A certain degree of happiness coupled with a happy amount of certainty aptly described my situation as a career server at a French bistro in a Chicago suburb for the past twenty-one years. It permanently closed yesterday, Nov. 24th, 2021, the day before Thanksgiving. But there’s reason to give thanks.
I pursued acting in my twenties on the Equity stage, in the commercial advertising industry, and on the independent screen. There was some, occasionally much happiness, but not much certainty in showbiz, thus “waiting tables”, that quintessential “day” job of the actor, was my certainty.
When I left acting, serving became my mainstay. That “certain degree of happiness” I mentioned came from:
- Exceptional management.
- Co-workers I’d call family.
- The money.
The “happy amount of certainty” came from:
- A preferred set schedule.
- Decent benefits.
- A seasoned skill to pull myself out of “the weeds” no matter how behind I fell.
- The knowledge that I was granted a “benefit of the doubt” in any situation.
- The money.
Once Upon, A Time: A Little French Bistro
March 2020 Lockdown
Happiness and certainty were also bolstered by Lettuce Entertain You Enterprises, owner of our bistro, and holder of the sixth spot in the Chicago Tribune’s “Top Workplaces 2019”. That being said, things got a little rough in March 2020. If you don’t know why: Google March 2020. As one might expect, Lettuce behaved far better than most restaurant entities during the lockdown and beyond, not just because they held the resources to do so, but because their company culture gravitates toward ethical choices.
The past twenty months have been chaotic, but our bistro adapted to become lean and stay profitable. In an ironic move, considering the uncertainty of the times, Oakbrook Center asked our partners to shell out at least 1.5 million dollars for renovations. Not at all lean, and certainly not profitable in the short term. Their answer was an understandable “No”. Our lease proved contingent upon this, thus it wasn’t renewed, and we permanently closed yesterday.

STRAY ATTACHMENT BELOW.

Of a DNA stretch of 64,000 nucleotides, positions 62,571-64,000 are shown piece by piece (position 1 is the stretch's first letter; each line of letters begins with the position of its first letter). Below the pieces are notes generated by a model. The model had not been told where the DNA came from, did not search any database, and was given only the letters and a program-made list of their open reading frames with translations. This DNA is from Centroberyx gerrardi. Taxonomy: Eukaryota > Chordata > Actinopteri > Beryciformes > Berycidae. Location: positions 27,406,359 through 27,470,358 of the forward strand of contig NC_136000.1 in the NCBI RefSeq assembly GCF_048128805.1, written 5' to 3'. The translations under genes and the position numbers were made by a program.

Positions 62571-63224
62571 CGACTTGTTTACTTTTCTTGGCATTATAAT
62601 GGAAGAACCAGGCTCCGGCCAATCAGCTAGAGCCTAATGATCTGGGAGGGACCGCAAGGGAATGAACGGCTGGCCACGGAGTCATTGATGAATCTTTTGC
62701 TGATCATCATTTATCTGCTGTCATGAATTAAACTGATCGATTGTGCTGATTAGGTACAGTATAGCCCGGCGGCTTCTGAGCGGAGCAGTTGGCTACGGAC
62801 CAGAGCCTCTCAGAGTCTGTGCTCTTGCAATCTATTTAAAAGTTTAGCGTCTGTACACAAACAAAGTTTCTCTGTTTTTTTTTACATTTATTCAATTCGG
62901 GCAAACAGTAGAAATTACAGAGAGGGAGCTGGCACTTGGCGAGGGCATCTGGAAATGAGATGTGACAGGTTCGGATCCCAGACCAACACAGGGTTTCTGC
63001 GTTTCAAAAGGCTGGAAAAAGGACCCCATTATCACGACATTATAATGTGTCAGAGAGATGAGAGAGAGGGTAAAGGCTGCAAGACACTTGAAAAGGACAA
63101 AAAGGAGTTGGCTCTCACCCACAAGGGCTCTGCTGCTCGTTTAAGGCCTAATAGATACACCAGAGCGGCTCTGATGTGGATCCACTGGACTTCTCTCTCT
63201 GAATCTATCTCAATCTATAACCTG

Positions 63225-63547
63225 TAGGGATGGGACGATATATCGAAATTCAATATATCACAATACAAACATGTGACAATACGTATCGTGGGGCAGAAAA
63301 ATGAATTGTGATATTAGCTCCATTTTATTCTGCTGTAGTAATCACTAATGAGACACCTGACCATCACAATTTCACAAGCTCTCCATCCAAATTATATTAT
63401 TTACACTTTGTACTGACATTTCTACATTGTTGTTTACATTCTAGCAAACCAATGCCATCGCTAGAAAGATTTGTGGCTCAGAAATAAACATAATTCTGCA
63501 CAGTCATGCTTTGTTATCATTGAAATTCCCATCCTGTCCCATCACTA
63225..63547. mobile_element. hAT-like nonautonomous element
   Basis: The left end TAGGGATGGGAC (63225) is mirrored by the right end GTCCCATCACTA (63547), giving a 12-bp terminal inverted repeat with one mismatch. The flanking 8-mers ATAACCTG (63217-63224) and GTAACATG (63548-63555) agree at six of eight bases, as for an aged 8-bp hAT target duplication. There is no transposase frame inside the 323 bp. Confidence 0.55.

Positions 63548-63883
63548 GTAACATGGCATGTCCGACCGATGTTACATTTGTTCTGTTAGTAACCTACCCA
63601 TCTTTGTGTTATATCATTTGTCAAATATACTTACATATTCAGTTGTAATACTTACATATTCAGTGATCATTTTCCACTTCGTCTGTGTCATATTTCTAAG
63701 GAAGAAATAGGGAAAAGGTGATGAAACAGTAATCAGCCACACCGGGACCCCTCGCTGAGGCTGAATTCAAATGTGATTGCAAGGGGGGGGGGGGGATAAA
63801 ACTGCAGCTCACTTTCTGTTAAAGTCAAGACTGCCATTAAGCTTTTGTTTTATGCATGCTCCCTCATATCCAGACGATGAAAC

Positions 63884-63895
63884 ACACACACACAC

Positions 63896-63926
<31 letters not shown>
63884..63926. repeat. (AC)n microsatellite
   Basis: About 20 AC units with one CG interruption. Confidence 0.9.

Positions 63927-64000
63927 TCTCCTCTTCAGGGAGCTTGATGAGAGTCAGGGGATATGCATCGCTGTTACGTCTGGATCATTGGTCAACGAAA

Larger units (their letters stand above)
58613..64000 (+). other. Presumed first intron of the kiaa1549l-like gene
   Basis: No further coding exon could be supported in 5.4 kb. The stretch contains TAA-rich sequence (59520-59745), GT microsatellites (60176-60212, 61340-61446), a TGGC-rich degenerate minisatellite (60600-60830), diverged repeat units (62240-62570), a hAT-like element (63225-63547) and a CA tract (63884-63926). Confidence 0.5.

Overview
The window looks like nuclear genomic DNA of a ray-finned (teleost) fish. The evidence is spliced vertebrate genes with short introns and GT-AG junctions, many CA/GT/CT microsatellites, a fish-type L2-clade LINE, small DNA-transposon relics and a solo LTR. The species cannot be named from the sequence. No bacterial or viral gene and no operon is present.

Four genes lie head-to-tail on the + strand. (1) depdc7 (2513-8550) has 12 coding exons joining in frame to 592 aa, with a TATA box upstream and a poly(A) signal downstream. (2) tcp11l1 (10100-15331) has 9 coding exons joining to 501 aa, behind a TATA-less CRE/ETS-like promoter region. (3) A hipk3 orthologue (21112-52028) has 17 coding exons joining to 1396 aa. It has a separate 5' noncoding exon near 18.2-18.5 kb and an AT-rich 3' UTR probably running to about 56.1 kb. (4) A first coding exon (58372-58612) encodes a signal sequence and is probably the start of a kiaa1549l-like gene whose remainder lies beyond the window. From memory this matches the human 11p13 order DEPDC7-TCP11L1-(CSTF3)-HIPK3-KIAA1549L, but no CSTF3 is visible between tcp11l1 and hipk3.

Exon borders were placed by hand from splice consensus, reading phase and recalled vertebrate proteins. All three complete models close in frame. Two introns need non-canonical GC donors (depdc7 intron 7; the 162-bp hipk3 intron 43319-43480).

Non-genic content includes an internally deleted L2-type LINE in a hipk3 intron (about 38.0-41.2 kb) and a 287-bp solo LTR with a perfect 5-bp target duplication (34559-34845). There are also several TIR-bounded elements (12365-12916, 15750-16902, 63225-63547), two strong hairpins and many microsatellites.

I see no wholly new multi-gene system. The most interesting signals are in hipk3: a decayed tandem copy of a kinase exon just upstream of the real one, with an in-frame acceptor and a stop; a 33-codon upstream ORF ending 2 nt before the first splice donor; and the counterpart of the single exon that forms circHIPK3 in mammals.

Two certainties: That’s what I know about it. There’s probably more to it than that.
So, there’s uncertainty surrounding this. “Uncertainty registers in our brain much like an error does.“ Neuroscience totally nails why I didn’t sleep on the night I found out, then worked a double, didn’t sleep the next night, then worked another double, then barely slept the third night.
I had a fair degree of certainty that I’d get my preference of transfer to a restaurant, with some management I knew, and comparable money. I knew I’d keep my benefits. I was feeling pretty good about three out of seven of my bullet points. Four out eight, if I count “the money” as two bullet points, which I do.
I HAVE THAT TRANSFER!
✔️ Similar income.
✔️ Same benefits.
✔️ A respectful management team.
It’s said we fear change because of the aversion to the loss associated with that change. In order to give thanks, I need to let go of how good things used to be. I may get my preferred schedule, but not always, and requests off may not be the sure thing they once were. Answers to food and beverage questions won’t flow as easily, ever, because I’ve no knowledge of past menu items. I won’t know where anything is, or where it might be, if it’s not found where it’s supposed to be.
Do I have the competence to do this? Yes. Do I fear the pain of applying this competence? Yeah. It hurts already, and I’ve not even started.
There’s the joy of seeing a regular I love in my section. There’s that horror of seeing one I abhor. I’ll not have this knowledge now, and ignorance ain’t bliss.
If you haven’t read the multitude of articles out there covering the reasons behind the labor shortage, here you go:
Steve and I,
closing the place down!
My woes are negligible to those out there in the service industry who don’t work for Lettuce Entertain You. Our busiest month of the year is December, but because we’re closing, our October rivaled those sales, and our November surpassed them. I’ll go to my new home with Lettuce during their busiest month of the year. I’m certainly happy. I’m happily certain. That is by design of the partners of my little French Bistro and I give thanks.
AU REVOIR, MON AMI!